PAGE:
I have just read The Culture Map by Erin Meyer and it has excited me more than anything I have read for several years (since Chip and Dan Heath’s Made to Stick in 2007). If you work internationally or if you manage cross-cultural teams I strongly suggest you read this book – it is useful, enjoyable, and an engaging read. The book is a forensic analysis of some of the key differences between cultures and how these differences create problems when people from different backgrounds work together. The book is also a manual for how to deal with many of these problems.
I don’t want to steal any of the book’s thunder (I want you to buy it and read it), but a couple of examples will help illustrate the insight and usefulness of the book.
1) A French businesswoman in America. Early in the book Meyer uses an anecdote about a French businesswoman to illustrate a non-obvious clash between French and American styles. The businesswoman was transferred from Paris to the USA to lead a team of Americans. She was looking forward to the challenge as she appreciated the direct and honest style of Americans (e.g. ‘say what you mean, mean what you say’). However, Meyer was brought in because the appointment was failing. What the French businesswoman had not appreciated is that negative feedback is an exception to the American style. In France, messages are often implied and the listener needs to read between the lines. But criticism in France tends to be direct and quite blunt. In the USA, most messages are explicit; there is no need to read between the lines. But, in the USA criticism is a big exception. In the USA it is more typical, when criticising somebody, to say some nice things first, slip in the criticism, and then wrap up with something nice. In many other cultures this approach seems dishonest, if the meeting is about criticism, it should start and finish with ‘constructive criticism’. But, it was only when the French businesswoman was able to use Meyer’s advice and adjust to the American system (in terms of being able hear criticism hidden inside a sandwich of praise and of offering criticism in a similarly packaged way) that she was able to flourish in the USA.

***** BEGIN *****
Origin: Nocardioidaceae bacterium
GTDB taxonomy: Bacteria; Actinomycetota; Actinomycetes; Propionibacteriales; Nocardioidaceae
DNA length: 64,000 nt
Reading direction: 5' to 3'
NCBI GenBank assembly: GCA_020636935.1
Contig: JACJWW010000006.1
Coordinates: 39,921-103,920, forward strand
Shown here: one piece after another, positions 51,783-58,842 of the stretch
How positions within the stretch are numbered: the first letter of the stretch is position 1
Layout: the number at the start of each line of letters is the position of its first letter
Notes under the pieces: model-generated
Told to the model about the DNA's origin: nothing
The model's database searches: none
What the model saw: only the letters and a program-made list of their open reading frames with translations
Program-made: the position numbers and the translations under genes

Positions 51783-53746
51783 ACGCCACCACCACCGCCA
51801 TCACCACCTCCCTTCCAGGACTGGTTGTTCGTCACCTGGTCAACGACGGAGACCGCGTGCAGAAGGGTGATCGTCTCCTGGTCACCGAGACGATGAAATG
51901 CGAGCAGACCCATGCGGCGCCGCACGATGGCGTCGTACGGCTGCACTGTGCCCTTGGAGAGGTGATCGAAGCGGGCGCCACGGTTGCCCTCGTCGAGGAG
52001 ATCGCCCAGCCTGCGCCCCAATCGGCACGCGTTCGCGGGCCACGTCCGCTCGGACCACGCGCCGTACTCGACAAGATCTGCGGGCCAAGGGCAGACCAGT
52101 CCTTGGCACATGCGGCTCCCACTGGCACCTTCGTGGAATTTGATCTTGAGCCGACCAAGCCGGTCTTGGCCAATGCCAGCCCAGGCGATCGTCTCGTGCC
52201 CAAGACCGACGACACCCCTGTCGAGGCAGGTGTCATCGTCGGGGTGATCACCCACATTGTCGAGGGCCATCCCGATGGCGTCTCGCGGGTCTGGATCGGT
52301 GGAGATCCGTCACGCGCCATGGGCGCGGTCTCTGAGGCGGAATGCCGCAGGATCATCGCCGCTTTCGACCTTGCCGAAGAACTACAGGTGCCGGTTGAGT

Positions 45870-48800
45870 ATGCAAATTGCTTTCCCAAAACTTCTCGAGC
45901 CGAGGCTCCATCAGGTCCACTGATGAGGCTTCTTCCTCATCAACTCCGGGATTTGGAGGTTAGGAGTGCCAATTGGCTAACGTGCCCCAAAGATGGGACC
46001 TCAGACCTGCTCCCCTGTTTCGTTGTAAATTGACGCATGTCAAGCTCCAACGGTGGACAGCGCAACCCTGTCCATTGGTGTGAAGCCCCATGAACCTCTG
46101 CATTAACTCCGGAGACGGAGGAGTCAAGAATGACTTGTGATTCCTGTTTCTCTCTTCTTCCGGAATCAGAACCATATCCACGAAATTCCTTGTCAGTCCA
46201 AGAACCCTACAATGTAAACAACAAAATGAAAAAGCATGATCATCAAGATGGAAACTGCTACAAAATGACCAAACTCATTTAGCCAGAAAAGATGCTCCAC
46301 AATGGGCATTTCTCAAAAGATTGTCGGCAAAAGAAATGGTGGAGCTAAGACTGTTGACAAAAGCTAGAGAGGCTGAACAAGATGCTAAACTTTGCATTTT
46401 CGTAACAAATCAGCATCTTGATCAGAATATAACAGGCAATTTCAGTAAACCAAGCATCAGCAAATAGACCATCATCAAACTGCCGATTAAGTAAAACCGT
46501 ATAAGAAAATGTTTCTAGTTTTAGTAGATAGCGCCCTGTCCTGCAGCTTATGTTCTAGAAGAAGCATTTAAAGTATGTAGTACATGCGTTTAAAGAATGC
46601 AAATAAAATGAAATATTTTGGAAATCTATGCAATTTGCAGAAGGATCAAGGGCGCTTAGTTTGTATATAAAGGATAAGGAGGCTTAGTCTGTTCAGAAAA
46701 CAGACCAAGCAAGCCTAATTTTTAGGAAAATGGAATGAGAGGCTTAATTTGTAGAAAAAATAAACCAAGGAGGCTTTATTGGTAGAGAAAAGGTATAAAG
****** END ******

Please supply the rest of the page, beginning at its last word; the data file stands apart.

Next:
2) Running a team of French, German, Japanese, and Chinese automotive experts. Near the end of the book is another great example of how some differences can surprise us. This example related to another French person, this time a businessman with a senior position in an automotive supply company. The businessman found some differences he expected, for example the Japanese and Chinese colleagues were uncomfortable with the way the German and French colleagues disagreed in public and the way they challenged ideas (dialectic being part of both German and French culture). However, the businessman was surprised that the biggest problems were between the Chinese and Japanese colleagues. Meyer used her cultural map approach to highlight that in two key areas these two countries have very different approaches. In Japan, decision making is consensual and timelines are treated as rigid. In China, decision making is top down and the priority is flexibility, not creating and sticking to specific timelines. The Japanese were saying the Chinese were disorganised and chaotic. The Chinese were saying that the Japanese were too slow and too rigid. Again, Meyer was able to offer advice on how to create productive outcomes.
The Eight Cultural Scales